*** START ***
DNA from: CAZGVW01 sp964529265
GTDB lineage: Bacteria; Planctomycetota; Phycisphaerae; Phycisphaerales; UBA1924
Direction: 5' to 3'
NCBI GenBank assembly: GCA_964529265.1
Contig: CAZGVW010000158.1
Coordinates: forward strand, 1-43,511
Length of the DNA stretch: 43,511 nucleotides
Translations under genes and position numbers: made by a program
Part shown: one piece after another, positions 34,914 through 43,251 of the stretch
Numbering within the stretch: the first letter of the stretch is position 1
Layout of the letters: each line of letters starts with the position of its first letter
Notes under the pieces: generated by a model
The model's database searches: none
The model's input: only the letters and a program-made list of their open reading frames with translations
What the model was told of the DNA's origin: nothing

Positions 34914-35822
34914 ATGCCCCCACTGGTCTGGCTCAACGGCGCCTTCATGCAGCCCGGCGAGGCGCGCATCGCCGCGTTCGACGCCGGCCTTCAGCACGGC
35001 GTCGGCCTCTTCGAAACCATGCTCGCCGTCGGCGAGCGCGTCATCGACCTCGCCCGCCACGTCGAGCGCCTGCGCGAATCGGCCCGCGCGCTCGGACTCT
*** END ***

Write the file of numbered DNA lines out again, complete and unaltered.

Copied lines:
DNA from: CAZGVW01 sp964529265
GTDB lineage: Bacteria; Planctomycetota; Phycisphaerae; Phycisphaerales; UBA1924
Direction: 5' to 3'
NCBI GenBank assembly: GCA_964529265.1
Contig: CAZGVW010000158.1
Coordinates: forward strand, 1-43,511
Length of the DNA stretch: 43,511 nucleotides
Translations under genes and position numbers: made by a program
Part shown: one piece after another, positions 34,914 through 43,251 of the stretch
Numbering within the stretch: the first letter of the stretch is position 1
Layout of the letters: each line of letters starts with the position of its first letter
Notes under the pieces: generated by a model
The model's database searches: none
The model's input: only the letters and a program-made list of their open reading frames with translations
What the model was told of the DNA's origin: nothing

Positions 34914-35822
34914 ATGCCCCCACTGGTCTGGCTCAACGGCGCCTTCATGCAGCCCGGCGAGGCGCGCATCGCCGCGTTCGACGCCGGCCTTCAGCACGGC
35001 GTCGGCCTCTTCGAAACCATGCTCGCCGTCGGCGAGCGCGTCATCGACCTCGCCCGCCACGTCGAGCGCCTGCGCGAATCGGCCCGCGCGCTCGGACTCT